Some extra details are wanted: lamp vents, Baker heater stack and expansion tank, toilet vents and handrails. The windows and baggage doors can be lasercut if you contact me for the pattern. See my blog on www.proto87.org for more information.
This model of Canada Atlantic #2 is based entirely on four photographs that show a combine on the Pembroke Southern. From the photos, it is impossible to discern the number; however an undated roster from the Grand Trunk Railway shows two 1st/2nd/baggage cars that were inherited from the CA -- numbers 2 and 4. Assuming our Pembroke Southern car was leased from the CA, which was the operating railroad, and assuming it survived until the GTR roster was compiled, the PS car was either CA 2 or 4. We have a clear photo of CA 4
, and it does not match the PS car. So, if all our conjectures are true, then the PS car was CA 2.
Having said that, by the time of the roster, the GTR car was clearly different from the PS car. Notably, on the GTR car, the windows were double, not single. This seems a major structural difference, but all the other dimensions match. It is possible that the car was modified by the GTR or that the roster was incorrect. In any case, this model represents the Pembroke Southern car, which was certainly leased as the PS had no passenger equipment of their own, and the CA seems a likely lessor, and CA #2 is a likely identity.
The length of the PS car was drawn from the photo of the train at Golden Lake
and the known length of the bridge spans at Golden Lake. Dimensions such as height and width were standard on the CA to within three inches, and so, I used those standard dimensions where they were applicable.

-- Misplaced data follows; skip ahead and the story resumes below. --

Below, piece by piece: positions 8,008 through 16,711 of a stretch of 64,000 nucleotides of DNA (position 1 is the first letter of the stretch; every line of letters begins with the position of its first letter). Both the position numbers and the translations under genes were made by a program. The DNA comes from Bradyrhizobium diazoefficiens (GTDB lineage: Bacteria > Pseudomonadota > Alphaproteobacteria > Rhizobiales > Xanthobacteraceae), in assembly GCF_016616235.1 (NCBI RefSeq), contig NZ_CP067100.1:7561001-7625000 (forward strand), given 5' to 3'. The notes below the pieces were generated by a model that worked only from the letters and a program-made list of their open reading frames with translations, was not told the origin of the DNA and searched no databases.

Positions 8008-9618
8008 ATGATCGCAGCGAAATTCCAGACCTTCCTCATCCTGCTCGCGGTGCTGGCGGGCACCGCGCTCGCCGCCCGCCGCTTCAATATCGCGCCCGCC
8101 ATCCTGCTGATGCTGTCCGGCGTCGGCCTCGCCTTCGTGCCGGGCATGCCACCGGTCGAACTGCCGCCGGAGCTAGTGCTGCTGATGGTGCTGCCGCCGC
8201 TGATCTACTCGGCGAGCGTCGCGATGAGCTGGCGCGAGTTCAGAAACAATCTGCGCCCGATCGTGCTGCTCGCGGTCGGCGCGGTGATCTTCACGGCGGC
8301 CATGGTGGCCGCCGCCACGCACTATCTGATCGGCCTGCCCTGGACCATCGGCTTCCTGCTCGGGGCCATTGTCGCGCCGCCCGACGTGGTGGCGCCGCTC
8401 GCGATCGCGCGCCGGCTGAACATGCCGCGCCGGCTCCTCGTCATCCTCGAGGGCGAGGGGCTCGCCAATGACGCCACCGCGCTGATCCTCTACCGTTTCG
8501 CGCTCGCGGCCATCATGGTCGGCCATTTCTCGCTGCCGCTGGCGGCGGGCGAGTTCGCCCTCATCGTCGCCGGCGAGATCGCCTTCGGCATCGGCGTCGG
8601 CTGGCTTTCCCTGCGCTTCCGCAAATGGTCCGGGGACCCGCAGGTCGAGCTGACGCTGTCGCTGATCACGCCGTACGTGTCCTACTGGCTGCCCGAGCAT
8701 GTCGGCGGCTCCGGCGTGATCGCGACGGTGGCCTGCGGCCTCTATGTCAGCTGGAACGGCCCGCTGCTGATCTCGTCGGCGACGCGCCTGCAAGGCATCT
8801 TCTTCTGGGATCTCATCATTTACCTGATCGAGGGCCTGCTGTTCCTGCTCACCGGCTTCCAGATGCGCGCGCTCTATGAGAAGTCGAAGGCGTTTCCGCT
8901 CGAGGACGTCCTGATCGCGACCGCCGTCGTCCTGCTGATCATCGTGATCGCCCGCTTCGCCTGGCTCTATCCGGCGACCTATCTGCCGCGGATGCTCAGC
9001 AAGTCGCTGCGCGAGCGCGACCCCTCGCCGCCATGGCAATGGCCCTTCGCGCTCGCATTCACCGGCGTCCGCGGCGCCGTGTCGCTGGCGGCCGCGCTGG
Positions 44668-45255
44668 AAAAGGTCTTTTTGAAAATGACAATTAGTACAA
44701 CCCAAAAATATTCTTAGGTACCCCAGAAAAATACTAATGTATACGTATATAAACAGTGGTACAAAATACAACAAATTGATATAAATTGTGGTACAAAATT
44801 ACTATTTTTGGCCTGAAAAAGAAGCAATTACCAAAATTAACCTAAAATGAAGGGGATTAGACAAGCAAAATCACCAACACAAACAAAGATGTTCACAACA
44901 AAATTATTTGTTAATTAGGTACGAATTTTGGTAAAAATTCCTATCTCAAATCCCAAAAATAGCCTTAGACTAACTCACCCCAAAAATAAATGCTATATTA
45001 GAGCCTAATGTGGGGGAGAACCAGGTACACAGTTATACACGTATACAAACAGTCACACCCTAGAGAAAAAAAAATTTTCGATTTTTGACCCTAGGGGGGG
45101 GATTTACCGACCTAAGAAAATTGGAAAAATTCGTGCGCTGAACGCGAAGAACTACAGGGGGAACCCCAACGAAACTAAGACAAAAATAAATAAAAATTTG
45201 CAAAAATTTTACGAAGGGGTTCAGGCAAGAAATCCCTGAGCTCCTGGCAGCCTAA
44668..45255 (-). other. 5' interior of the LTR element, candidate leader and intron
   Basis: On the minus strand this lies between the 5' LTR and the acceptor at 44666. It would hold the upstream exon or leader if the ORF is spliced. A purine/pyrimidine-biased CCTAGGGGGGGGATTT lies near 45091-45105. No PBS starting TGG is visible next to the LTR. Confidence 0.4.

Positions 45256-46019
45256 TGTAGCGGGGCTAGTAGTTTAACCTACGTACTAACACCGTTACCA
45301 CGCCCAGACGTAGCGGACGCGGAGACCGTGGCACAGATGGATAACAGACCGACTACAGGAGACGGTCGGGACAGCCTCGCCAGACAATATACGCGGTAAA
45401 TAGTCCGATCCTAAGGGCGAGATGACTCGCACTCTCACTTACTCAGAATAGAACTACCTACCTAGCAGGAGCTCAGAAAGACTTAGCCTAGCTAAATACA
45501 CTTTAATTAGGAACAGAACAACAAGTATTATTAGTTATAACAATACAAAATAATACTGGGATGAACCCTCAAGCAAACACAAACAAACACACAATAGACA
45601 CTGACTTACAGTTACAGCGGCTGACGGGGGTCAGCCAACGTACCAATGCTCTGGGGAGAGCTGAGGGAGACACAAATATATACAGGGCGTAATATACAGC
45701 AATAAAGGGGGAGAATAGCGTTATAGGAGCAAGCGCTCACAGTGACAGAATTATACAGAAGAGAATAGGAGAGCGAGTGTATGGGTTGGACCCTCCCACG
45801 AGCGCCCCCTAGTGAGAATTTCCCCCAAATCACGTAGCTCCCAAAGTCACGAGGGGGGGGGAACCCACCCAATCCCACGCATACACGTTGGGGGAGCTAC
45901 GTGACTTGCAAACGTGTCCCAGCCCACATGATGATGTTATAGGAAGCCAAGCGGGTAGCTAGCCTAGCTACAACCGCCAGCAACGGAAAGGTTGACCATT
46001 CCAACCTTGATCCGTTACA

Where I had no data for the PS car or for the CA, I resorted to industry information. The CA built many of their own coaches, but they also bought cars from Crossen in their earlier years, and Pullman later on. We are fortunate that Ted Rafuse has written an excellent book on the Crossen Car Company, and this served to furnish some typical details.
Further information on typical car construction was gleaned from the Voss book on Railway Car Construction, especially the chapter on a NYC&HRR day coach. The cross-section of the clerestory was especially helpful in getting the roof correct, as was the body bolster drawing. Many other details were pulled from the White’s book on passenger cars and from a visual dictionary for car builders.
Finally the question of colour took months to resolve. Obviously, we have no colour photographs of CA rolling stock. There is one colorized post card
that may show some of passenger cars, although the cars are on the Canadian Pacific’s track, and so they are just as likely the CP’s. We also have a newspaper account suggesting that CA passenger trains were “Turkish Rouge.” This note lead me on a lengthy mission that ultimately culminated in replicating an antique cosmetics recipe using the original ingredients; the key ingredient is Alkanet, and it has a beautiful pinky-red colour under some light. I’ve never seen a colour change so dramatically from one light source to the next, however, and the colour of the model depends heavily on the light under which it is viewed.proto87.org/d/